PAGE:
Infections. Bacteria breeds quickly on shared equipment like cardio equipment, weights, and yoga mats. Locker rooms can be particularly hospitable breeding grounds for germs and bacteria that cause athlete’s foot, warts, and brittle nails.

To guard yourself from infection, always wipe down communal equipment both before and after use. Wear flip-flops in the shower, pool, and locker room areas—never walk around barefoot. Do not use a towel that has touched the floor, as this could transfer harmful bacteria to your body.

Tripping and falling. As you run, jump, and carry objects around a crowded workout area, you are at risk for stumbling and falling. Equally risky are slippery areas, such as pools and locker rooms.

Protect yourself from trip-and-fall accidents by always being aware of tripping hazards like free weights and gym bags. Tread carefully in locker and pool areas.

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Unqualified trainers. There are many online companies that offer fitness trainer certifications to wannabe trainers who complete a brief test and pay a fee. Not only will unqualified trainers be less effective in helping you towards your fitness goals, they are far less likely to be able to provide you with appropriate instructions and guidelines for safe workout practices.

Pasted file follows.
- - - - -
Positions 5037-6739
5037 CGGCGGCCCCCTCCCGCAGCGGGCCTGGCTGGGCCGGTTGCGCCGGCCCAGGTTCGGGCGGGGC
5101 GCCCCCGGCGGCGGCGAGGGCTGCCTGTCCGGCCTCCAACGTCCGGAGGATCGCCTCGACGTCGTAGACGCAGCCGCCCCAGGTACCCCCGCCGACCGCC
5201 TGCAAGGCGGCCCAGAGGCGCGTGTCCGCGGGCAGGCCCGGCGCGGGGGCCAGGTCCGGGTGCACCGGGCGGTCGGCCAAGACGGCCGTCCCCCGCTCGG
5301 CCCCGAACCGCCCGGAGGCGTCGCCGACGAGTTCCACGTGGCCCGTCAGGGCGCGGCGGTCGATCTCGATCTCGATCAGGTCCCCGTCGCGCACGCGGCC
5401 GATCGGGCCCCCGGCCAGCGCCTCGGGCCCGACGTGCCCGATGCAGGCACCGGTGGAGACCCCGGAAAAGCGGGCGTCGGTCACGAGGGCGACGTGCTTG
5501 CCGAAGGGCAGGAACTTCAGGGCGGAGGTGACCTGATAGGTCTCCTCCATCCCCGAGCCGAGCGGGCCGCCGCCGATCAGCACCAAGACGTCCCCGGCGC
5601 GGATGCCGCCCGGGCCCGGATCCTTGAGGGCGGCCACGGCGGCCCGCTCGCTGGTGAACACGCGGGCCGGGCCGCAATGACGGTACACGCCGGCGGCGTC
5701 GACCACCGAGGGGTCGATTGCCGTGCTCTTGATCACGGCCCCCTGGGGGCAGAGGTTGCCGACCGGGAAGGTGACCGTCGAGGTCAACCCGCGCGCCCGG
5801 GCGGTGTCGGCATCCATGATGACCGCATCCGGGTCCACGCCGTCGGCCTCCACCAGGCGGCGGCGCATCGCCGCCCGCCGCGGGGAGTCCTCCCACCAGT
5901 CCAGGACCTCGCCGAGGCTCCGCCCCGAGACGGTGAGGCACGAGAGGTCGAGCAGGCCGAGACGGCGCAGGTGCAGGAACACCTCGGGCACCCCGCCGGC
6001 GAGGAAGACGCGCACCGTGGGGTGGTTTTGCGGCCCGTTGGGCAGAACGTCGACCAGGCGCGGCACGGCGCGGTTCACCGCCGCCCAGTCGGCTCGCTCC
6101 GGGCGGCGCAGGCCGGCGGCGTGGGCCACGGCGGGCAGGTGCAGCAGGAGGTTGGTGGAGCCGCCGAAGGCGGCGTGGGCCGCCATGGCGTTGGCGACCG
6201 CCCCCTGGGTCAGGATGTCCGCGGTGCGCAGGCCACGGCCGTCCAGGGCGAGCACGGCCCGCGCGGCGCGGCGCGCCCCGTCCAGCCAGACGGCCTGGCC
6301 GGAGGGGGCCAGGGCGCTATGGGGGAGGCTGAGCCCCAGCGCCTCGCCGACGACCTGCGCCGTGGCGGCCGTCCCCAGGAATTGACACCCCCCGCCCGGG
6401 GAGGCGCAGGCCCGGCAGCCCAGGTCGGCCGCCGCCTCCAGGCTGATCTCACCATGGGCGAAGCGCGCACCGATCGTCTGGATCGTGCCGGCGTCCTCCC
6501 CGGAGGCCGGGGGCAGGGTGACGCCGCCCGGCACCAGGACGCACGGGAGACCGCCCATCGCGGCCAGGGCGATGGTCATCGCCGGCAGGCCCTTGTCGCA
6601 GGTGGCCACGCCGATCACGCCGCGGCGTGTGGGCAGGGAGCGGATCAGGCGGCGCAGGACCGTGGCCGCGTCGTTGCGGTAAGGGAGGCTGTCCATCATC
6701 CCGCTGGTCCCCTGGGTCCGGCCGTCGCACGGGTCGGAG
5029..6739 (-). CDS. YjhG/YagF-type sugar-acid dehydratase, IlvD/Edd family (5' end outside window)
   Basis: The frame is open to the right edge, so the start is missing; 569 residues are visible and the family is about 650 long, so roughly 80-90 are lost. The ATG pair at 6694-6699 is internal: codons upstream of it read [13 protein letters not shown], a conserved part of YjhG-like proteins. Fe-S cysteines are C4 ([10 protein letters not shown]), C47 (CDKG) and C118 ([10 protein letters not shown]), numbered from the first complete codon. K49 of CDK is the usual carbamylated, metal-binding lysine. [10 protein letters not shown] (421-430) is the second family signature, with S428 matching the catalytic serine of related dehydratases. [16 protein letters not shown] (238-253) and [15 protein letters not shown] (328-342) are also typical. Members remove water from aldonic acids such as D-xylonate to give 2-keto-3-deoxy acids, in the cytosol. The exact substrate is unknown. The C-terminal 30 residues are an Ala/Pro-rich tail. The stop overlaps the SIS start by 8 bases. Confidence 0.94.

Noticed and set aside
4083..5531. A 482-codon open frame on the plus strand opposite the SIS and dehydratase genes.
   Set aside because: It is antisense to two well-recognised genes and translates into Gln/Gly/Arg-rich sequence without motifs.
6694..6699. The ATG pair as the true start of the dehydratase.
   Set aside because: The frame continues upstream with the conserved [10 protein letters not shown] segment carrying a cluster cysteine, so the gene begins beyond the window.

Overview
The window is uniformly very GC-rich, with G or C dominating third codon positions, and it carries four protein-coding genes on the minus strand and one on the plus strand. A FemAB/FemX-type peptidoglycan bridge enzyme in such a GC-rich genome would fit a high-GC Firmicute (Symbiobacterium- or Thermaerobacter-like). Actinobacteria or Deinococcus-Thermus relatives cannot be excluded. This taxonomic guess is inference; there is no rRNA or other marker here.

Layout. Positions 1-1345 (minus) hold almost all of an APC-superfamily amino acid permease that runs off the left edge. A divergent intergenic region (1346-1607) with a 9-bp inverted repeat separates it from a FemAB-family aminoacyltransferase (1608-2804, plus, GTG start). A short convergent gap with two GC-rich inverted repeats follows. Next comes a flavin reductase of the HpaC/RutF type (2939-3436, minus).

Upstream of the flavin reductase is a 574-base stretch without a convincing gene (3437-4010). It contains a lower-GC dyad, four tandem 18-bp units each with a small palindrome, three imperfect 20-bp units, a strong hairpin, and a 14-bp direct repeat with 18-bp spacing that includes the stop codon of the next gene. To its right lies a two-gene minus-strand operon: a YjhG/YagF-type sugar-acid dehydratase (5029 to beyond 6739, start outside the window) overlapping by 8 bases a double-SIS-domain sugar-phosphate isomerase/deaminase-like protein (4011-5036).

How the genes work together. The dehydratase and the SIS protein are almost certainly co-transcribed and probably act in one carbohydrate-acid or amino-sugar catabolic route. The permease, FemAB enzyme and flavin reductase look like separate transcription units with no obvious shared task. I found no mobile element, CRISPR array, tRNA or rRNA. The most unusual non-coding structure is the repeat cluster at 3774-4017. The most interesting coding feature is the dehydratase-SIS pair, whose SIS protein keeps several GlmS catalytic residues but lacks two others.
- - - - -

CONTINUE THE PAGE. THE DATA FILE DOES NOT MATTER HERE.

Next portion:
Always ask to see degrees and certificates before hiring a trainer or taking a class. Make sure they are up-to-date and come from reputable establishments such as the American Council on Exercise or the National Strength and Conditioning Association.

It doesn’t matter if you are a seasoned athlete in great shape—there’s always opportunity for accidents while working out at a gym. You can avoid injury, infection, and other mishaps while exercising by following safety procedures and working out responsibly.

However, if you do suffer injury or illness—whether it’s because of defective equipment, unsafe or unsanitary conditions, or negligent staff members—talk to a personal injury lawyer. Liability waivers can make it difficult to hold fitness companies accountable for injuries and accidents, but an experienced lawyer can help protect your rights and make sure you receive just reparation. With fair compensation, you’ll have the financial support you need to cover medical expenses and get back on track to pursuing your physical fitness goals.

About the Author:

Ben Murphey is a personal injury lawyer and a partner at the firm of Lawlor Winston White & Murphey. Mr. Murphey has 10.0 Superb AVVO rating, was named Top 1% of Car Accident Attorneys by Car Accident Lawyer, and was named a Super Lawyer by Super Lawyers in 2014. Mr. Murphey is based in South Florida but represents people and businesses across the state who have been harmed by the wrongful acts of others.

 

Accident and Injury Risks at Gyms and Fitness Centers

Some join a gym to sculpt their bodies; others are training for football tryouts, while still others are just trying to improve their overall health.

But amongst all of these reasons why people go to the gym, “to get